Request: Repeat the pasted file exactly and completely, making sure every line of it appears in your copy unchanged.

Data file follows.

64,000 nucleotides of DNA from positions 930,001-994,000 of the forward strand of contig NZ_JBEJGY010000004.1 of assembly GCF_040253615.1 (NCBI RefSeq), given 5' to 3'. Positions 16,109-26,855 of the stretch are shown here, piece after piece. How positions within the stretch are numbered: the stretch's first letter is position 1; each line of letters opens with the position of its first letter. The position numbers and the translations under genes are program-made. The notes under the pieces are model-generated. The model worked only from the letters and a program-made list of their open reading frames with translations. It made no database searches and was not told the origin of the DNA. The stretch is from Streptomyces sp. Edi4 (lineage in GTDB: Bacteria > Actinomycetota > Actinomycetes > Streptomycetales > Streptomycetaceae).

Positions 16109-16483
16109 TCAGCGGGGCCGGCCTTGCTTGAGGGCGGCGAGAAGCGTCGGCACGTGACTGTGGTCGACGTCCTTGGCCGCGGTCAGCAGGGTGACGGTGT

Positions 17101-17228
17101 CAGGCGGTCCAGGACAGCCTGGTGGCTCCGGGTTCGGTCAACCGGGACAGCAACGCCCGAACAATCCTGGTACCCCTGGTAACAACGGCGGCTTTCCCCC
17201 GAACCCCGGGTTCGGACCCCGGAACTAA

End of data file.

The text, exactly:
64,000 nucleotides of DNA from positions 930,001-994,000 of the forward strand of contig NZ_JBEJGY010000004.1 of assembly GCF_040253615.1 (NCBI RefSeq), given 5' to 3'. Positions 16,109-26,855 of the stretch are shown here, piece after piece. How positions within the stretch are numbered: the stretch's first letter is position 1; each line of letters opens with the position of its first letter. The position numbers and the translations under genes are program-made. The notes under the pieces are model-generated. The model worked only from the letters and a program-made list of their open reading frames with translations. It made no database searches and was not told the origin of the DNA. The stretch is from Streptomyces sp. Edi4 (lineage in GTDB: Bacteria > Actinomycetota > Actinomycetes > Streptomycetales > Streptomycetaceae).

Positions 16109-16483
16109 TCAGCGGGGCCGGCCTTGCTTGAGGGCGGCGAGAAGCGTCGGCACGTGACTGTGGTCGACGTCCTTGGCCGCGGTCAGCAGGGTGACGGTGT

Positions 17101-17228
17101 CAGGCGGTCCAGGACAGCCTGGTGGCTCCGGGTTCGGTCAACCGGGACAGCAACGCCCGAACAATCCTGGTACCCCTGGTAACAACGGCGGCTTTCCCCC
17201 GAACCCCGGGTTCGGACCCCGGAACTAA